White privilege  

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"In the United States, some aspects of white privilege and male privilege are extremely visible. ... Interestingly, few of us publicly acknowledge the existence of a beauty bias or beauty privilege, although we know it operates in multiple and ..." --The Social Work Skills Workbook (2016) by Barry R. Cournoyer


"Because this isn’t what is actually on the Antiracists’ mind. The call for people to soberly “acknowledge” their White Privilege as a self-standing, totemic act is based on the same justification as acknowledging one’s fundamental sinfulness is as a Christian. One is born marked by original sin; to be white is to be born with the stain of unearned privilege [...] Coates is telling these people that they are sinners, in a sense, and they are eagerly drinking in the charge, “revering” him for it. This, ladies and gentlemen, is worship, pure and simple." --"Antiracism, Our Flawed New Religion" 07.27.15, John McWhorter [1]


"While much of the research and work on racism during the last half-century or so has concentrated on "white racism" in the Western world, historical accounts of race-based social practices can be found across the globe. Thus, racism can be broadly defined to encompass individual and group prejudices and acts of discrimination that result in material and cultural advantages conferred on a majority or a dominant social group. So-called "white racism" focuses on societies in which white populations are the majority or the dominant social group. In studies of these majority white societies, the aggregate of material and cultural advantages is usually termed "white privilege"." --Sholem Stein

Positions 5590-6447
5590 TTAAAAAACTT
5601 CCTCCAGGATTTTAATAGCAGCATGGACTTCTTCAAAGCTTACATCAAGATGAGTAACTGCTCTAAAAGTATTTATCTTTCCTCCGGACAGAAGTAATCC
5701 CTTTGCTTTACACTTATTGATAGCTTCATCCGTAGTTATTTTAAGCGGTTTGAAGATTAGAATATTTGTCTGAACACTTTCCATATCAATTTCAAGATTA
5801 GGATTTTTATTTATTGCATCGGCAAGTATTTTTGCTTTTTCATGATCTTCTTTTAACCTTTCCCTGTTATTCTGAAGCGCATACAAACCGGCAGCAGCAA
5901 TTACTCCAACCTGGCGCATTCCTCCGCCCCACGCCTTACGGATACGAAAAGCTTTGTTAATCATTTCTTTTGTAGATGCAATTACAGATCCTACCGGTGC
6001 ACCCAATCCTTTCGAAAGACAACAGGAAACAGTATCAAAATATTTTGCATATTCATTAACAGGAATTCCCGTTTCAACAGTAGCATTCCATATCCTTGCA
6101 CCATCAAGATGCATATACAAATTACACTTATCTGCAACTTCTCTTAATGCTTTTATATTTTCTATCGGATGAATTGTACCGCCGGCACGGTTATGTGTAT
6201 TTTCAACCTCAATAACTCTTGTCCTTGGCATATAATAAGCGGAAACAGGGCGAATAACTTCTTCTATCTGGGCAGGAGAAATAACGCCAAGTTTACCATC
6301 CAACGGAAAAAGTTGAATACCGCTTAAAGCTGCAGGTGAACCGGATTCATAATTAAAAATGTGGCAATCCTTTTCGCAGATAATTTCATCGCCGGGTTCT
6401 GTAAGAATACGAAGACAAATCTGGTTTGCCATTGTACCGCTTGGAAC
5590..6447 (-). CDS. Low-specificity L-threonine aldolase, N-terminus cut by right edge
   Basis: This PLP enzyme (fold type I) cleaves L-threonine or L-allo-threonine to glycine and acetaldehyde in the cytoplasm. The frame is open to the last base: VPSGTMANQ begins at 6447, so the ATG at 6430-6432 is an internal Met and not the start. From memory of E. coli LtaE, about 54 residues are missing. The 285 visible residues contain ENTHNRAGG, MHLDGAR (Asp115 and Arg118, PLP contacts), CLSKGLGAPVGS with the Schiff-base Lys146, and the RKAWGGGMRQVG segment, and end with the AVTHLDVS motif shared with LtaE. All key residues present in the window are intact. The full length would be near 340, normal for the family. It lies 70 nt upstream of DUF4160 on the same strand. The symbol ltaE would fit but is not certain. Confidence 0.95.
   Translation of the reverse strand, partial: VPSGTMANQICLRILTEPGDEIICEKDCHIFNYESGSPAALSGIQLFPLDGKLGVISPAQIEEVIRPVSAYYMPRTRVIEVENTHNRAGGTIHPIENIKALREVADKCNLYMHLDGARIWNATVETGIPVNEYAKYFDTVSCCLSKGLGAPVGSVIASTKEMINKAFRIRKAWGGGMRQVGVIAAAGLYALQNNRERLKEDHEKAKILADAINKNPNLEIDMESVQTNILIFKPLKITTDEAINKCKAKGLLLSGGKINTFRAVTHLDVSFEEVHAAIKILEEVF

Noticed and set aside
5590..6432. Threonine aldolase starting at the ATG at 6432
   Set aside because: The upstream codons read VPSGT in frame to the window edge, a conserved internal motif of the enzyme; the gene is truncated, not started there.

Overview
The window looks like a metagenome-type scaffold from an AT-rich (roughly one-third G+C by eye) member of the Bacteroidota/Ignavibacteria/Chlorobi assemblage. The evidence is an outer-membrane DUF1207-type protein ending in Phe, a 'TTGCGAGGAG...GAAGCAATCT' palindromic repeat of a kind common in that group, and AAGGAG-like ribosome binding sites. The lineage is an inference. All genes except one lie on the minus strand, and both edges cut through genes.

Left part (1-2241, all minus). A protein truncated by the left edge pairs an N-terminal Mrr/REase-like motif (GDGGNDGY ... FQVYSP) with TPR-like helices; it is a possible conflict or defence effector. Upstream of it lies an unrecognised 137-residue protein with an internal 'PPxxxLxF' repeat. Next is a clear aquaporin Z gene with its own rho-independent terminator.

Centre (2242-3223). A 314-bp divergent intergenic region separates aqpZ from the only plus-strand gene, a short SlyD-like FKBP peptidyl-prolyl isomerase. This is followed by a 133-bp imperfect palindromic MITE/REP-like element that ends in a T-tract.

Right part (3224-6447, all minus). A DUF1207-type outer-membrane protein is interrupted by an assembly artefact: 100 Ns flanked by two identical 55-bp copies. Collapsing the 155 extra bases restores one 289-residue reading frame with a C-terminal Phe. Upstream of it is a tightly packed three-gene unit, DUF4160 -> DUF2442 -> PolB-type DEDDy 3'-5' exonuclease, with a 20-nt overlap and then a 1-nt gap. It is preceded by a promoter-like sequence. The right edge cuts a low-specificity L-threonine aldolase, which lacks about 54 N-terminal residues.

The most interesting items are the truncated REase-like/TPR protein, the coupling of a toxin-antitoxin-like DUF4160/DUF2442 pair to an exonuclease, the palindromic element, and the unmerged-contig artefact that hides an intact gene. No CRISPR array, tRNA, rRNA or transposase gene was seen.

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Train wreck at Montparnasse (October 22, 1895) by Studio Lévy and Sons.
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Train wreck at Montparnasse (October 22, 1895) by Studio Lévy and Sons.

White privilege (or white skin privilege) is a term for societal privileges that benefit people identified as white in Western countries, beyond what is commonly experienced by non-white people under the same social, political, or economic circumstances. Academic perspectives such as critical race theory and whiteness studies use the concept of "white privilege" to analyze how racism and racialized societies affect the lives of white or white-skinned people.

According to Peggy McIntosh, whites in Western societies enjoy advantages that non-whites do not experience, as "an invisible package of unearned assets". White privilege denotes both obvious and less obvious passive advantages that white people may not recognize they have, which distinguishes it from overt bias or prejudice. These include cultural affirmations of one's own worth; presumed greater social status; and freedom to move, buy, work, play, and speak freely. The effects can be seen in professional, educational, and personal contexts. The concept of white privilege also implies the right to assume the universality of one's own experiences, marking others as different or exceptional while perceiving oneself as normal.